The Art of Expressing is one of the most liberating skills that a mother can have, which is why I always take extra time to set my mothers upon the path to successful expressing. Get this right, and your early months of motherhood can take on a new lease of life. Whether a quick trip to the store, or the eventual return to work, this is your chance to have time to yourself, comfortable in the knowledge that your baby is still benefiting from your wonderful milk whilst in the care of someone else. Being comfortable with a pump can also relieve that awful heavy feeling as your breasts fill with milk, allowing production to remain plentiful and your feeding routine to be maintained.
In the initial stages of learning to express you might feel confident having passed the first test of breastfeeding with flying colours. Mothers – be warned. Mastering the Art of Expressing is the equivalent to obtaining your black belt in milk. Wholly unnatural and faced with a contraption that would look better on a cow’s udder, most mothers run at the first opportunity. Fortunately, as with most things in life, there are ways to make them easier. I have found the following pieces of advice to be consistently successful and invaluable in my many years as a Nanny. My lovely mums have confirmed them to work and I hope that you will find them useful.
First of all, find the time of day that works for you, ideally one when you feel unflustered, undistracted, and unflappable. This may require carving out a time of day when baby is being taken care of, or comfortably asleep. Find the time that works best for you and do not be afraid to experiment. Seize the chance to try at different times of the day to see how it compares. For most mums however, they do not have the liberty of time and it may be a case of grabbing a window when you can. This is obviously fine, but you must be able to mentally switch off, and enter what I like to call the stage of milk enlightenment…’Zen Express’.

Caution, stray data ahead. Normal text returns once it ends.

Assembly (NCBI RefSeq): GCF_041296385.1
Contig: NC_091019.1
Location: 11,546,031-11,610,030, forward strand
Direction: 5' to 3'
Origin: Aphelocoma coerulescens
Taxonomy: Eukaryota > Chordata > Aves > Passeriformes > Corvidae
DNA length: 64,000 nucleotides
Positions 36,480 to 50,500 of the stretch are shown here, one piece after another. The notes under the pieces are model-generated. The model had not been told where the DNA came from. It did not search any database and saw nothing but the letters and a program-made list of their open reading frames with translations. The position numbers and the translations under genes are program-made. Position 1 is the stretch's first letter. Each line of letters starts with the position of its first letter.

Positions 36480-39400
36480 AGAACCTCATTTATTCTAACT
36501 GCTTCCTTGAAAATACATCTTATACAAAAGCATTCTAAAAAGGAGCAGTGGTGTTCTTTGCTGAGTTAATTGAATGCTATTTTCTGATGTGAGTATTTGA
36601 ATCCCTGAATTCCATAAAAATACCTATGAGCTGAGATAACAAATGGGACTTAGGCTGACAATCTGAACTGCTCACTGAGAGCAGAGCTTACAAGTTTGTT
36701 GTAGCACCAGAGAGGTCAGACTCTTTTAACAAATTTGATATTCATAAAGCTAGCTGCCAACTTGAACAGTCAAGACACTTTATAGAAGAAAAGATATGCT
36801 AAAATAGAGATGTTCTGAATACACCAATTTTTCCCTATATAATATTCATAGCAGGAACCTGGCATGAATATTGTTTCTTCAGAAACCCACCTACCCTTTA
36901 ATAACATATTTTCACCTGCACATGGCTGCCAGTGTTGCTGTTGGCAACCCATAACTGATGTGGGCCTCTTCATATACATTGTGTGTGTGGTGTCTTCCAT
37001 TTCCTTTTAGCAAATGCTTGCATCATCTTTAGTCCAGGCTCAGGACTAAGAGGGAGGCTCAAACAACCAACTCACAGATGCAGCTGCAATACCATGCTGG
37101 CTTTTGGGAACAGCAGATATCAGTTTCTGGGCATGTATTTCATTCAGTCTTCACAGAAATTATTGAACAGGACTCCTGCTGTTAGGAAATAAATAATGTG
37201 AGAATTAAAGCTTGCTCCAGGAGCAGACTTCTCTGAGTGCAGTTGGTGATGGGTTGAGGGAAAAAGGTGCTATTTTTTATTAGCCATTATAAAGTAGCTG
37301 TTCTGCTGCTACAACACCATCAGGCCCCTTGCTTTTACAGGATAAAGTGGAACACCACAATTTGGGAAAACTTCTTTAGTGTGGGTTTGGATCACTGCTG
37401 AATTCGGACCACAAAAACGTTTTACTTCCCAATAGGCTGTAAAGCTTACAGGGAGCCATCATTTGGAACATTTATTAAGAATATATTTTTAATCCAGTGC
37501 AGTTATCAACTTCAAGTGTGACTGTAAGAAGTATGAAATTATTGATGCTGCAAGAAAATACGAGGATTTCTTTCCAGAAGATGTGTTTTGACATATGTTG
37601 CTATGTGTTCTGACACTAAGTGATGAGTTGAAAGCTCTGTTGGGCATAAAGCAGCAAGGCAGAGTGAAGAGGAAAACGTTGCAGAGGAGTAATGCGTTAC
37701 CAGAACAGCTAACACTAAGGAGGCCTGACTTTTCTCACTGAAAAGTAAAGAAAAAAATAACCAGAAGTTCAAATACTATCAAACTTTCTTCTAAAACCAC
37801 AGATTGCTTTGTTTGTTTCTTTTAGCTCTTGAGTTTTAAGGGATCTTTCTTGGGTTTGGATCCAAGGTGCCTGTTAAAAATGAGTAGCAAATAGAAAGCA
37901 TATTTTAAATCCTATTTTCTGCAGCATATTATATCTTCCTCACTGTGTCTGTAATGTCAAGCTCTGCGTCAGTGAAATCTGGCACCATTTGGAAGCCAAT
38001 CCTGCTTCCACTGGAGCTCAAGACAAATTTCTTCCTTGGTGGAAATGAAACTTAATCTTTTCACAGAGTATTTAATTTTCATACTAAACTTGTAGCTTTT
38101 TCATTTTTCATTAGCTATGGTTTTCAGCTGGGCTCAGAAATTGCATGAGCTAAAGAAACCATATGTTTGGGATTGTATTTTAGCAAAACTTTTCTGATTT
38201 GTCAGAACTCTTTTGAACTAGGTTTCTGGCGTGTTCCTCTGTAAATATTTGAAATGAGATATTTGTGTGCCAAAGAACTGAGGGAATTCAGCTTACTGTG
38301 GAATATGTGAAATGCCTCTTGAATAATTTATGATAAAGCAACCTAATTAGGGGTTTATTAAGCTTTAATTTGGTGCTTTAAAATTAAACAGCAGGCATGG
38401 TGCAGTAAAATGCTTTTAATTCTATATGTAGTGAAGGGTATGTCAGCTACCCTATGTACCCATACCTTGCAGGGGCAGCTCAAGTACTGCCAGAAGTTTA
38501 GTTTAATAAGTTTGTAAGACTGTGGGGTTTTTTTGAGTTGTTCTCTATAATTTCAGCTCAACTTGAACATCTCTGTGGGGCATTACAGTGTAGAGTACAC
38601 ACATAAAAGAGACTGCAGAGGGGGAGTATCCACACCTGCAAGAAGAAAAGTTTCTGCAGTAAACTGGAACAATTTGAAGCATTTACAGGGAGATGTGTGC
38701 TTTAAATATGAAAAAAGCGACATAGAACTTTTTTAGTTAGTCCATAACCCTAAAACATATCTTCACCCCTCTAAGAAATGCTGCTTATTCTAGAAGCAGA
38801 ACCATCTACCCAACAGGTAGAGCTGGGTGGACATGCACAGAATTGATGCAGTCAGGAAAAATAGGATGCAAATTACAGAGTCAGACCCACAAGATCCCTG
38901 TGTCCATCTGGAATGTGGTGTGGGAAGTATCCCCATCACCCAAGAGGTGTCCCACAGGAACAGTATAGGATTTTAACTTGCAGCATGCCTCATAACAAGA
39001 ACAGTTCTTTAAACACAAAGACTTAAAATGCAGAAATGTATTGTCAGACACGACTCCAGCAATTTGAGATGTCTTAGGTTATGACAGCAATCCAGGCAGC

Now, a few points to consider before you start. Posture is something that we should all be aware of, particularly when pregnant. Try to carry this through to breast-feeding by finding somewhere to sit comfortably with a straight back. Don’t slump! Put your shoulders back and protrude your chest, ready to do business. Once the milk starts to flow, lean forward slightly to avoid any milk dribbles onto your clothes. Accidents do happen so keep a muslin or hand towel to hand to catch any naughty drips. And this may sound self-serving but more than likely you’ll feel both hungry and thirsty whilst expressing so make sure you have a cool glass of water to hand, and most importantly, a nice slab of chocolate cake.
Once equipped and in position, you are ready to start. In the first few attempts at expressing, I recommend either massaging your breasts or laying a warm washcloth on them before hand, for a couple of minutes. This is definitely one of those areas where a keen partner can get involved! The reason being that you don’t have baby to stimulate your nipples so this is a great way of replicating that sensation. Some might recommend taking a shower before starting to express, though this is less practical and not always convenient.